New Zealand are capable of winning the World Cup for the first time because they believe they can do it, middle-order batsman Craig McMillan has said.
Probably the key this time is that there is a real belief, said McMillan, whose side have already posted five successive victories to emerge serious challengers to defending champions Australia’s supremacy.
New Zealand have beaten England, Canada and Kenya in group matches, and the West Indies and Bangladesh in the Super Eights. They now have six points and comfortably on course for the semifinals.
In the previous two World Cups, the New Zealand teams wanted to win but I am not sure if they believed they could win, said McMillan, who has so far scored 4,620 runs in 192 One-day Internationals (ODIs).
There is a real confidence in the squad in that if someone gets injured, someone else will do the job well. But we are aware there are going to be huge tests against Australia and Sri Lanka. We still have some hard work to do, he added.
McMillan said the team’s strength was that they did not rely on one or two players to win matches as they had plenty of all-rounders to do the job.
It’s good for us we haven’t so far relied on one person. Some teams rely on one or two guys and it puts pressure on rest of the team. In New Zealand, we have players from number one to eleven who can win us a game, he said.
We have real strength in the lower half and that’s where we can maximise the last eight-ten overs. The kind of games we have seen, that probably is the key. Most games are won and lost in those last 10 overs, he explained.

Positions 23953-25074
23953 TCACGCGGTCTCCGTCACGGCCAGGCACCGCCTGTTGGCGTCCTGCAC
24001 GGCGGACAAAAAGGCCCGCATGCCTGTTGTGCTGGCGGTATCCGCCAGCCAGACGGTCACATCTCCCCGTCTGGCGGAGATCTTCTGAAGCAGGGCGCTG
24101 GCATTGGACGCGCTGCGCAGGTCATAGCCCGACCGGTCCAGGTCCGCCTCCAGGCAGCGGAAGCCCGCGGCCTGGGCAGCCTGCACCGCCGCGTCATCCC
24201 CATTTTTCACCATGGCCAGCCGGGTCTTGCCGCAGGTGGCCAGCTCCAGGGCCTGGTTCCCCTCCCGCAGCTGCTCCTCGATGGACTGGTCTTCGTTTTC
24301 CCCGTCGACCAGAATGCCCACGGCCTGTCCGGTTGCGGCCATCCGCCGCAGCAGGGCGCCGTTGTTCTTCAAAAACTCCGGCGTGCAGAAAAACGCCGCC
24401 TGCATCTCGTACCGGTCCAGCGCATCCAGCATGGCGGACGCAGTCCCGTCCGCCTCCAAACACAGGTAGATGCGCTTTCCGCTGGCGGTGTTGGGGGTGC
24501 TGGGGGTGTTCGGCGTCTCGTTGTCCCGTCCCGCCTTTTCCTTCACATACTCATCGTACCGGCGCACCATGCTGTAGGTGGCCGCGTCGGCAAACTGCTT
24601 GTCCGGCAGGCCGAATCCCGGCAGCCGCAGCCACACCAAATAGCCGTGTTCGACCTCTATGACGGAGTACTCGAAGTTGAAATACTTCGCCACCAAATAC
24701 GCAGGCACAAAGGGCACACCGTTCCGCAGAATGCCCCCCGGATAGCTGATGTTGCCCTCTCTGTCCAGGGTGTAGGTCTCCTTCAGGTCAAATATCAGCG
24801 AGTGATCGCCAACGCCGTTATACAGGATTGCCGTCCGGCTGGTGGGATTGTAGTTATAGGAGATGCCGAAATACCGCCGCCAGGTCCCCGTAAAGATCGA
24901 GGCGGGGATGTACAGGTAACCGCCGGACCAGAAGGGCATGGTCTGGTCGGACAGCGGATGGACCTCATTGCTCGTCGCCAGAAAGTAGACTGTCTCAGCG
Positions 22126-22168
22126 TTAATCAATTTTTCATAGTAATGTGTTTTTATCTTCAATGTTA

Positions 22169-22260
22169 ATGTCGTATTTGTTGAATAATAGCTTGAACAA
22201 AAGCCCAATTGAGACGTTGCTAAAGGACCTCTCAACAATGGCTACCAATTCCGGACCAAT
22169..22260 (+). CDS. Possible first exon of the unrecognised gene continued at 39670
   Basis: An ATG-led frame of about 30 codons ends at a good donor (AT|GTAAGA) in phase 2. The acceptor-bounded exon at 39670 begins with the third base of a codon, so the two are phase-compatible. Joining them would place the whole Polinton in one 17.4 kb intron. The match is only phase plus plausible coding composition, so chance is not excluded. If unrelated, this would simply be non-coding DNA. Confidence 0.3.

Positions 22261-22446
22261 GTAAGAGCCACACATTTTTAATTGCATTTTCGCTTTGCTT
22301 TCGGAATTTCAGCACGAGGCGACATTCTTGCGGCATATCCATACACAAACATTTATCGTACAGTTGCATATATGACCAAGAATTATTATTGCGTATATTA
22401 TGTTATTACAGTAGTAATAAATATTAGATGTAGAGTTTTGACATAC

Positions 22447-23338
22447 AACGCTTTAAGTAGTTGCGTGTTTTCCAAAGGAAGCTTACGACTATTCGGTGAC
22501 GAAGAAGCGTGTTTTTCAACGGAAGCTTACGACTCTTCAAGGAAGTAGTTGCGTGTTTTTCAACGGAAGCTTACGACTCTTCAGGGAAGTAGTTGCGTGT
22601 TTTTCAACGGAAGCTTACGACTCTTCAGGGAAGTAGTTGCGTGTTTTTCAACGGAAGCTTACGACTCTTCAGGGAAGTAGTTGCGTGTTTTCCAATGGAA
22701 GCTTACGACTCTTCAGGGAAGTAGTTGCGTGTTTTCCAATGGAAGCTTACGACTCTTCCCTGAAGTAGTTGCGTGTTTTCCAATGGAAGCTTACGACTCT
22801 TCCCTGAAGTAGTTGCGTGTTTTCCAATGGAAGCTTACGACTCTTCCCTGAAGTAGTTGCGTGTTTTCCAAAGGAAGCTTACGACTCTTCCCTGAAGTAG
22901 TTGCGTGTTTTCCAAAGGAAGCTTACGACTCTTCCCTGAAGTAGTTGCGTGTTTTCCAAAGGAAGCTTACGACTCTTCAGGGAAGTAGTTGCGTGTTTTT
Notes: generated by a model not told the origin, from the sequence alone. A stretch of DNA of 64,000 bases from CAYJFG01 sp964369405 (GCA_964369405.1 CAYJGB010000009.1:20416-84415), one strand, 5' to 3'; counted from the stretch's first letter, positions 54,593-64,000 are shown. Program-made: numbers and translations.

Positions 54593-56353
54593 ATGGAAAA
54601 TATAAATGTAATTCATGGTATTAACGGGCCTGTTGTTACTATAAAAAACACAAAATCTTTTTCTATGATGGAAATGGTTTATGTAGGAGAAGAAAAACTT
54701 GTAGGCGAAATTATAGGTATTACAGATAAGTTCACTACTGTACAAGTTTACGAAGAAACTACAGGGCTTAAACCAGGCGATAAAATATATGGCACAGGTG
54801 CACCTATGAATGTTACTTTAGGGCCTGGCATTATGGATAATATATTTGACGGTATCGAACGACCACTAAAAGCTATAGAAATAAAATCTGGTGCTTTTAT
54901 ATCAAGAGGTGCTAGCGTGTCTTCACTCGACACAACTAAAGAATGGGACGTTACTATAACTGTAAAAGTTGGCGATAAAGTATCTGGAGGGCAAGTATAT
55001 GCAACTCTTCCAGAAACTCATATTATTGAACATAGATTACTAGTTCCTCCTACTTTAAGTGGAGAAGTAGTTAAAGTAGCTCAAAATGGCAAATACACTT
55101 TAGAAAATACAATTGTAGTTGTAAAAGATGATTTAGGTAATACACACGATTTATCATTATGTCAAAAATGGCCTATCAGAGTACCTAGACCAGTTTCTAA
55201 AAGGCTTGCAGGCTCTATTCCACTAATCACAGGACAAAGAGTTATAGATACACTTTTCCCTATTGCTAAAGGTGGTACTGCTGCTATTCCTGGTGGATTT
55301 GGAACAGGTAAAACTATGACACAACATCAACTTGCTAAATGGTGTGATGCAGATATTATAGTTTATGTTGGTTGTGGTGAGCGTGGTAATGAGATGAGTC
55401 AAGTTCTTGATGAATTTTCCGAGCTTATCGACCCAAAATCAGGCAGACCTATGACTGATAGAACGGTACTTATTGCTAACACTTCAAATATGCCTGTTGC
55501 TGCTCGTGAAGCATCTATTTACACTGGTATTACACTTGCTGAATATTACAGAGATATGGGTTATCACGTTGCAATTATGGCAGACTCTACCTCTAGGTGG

That’s one of the strengths of all-rounders batting all the way down. It will become very prevalent in the later stages of the tournament. We have been very lucky with good starts, he remarked.
McMillan has contributed richly to his teams successes in probably his last World Cup, including a half-century against 2003 semifinalists Kenya and an unbeaten 33 against the West Indies.
I think as a team we have done what we needed to do, said McMillan. Personally it’s been a very good World Cup and probably this is going to be my last. I am looking forward to contribute in every positive note. I hope it’s going to be a special one for New Zealand, he expressed.
McMillan, in and out of the team in recent years, said he was keen to make the most of the opportunity here.
It’s special for me because six to eight months ago I wasn’t expected to be here. It’s a huge opportunity to do something good in what could be a special moment for New Zealand cricket, said McMillan.
McMillan is a hard-hitting batsman capable of dominating any attack with his exciting stroke-play. He holds the record of scoring 26 runs in an over off Pakistan’s Younis Khan in the Hamilton Test in 2001.
I have always been an aggressive type of player and I have tried to bat that way. But probably for the last two series, I have been more consistent. That’s the key for me, said McMillan.
I have played different roles and at times it can be difficult. I’ve been picked and dropped at times. If it goes well, it goes well. If it doesn�t, it�s not the end of the world,� he added. New Zealand�s next match is against Ireland here on Monday.
Thank you for reading this post. You can now Leave A Comment (0) or Leave A Trackback.
Post InfoThis entry was posted on Saturday, April 7th, 2007 and is filed under Cricket, Cricket Stars.
Previous Post: Shastri may coach India on BD tour »
Next Post: Team more focused on religion than cricket »
Read MoreRelated Reading:
- Ease Tension Through Cricket
- Watson could return against South Africa
- South Africa regain second place
- Chennai and Mohali to host Tests
- 2011 World Cup of Cricket Moved From India
- Haddin arrives with 169 as Australia rule
- Thankfully Indian Tour is Still On
- Game Should Be Binding Them
- Miandad stresses need for coaching
- Mohali emerges as alternative venue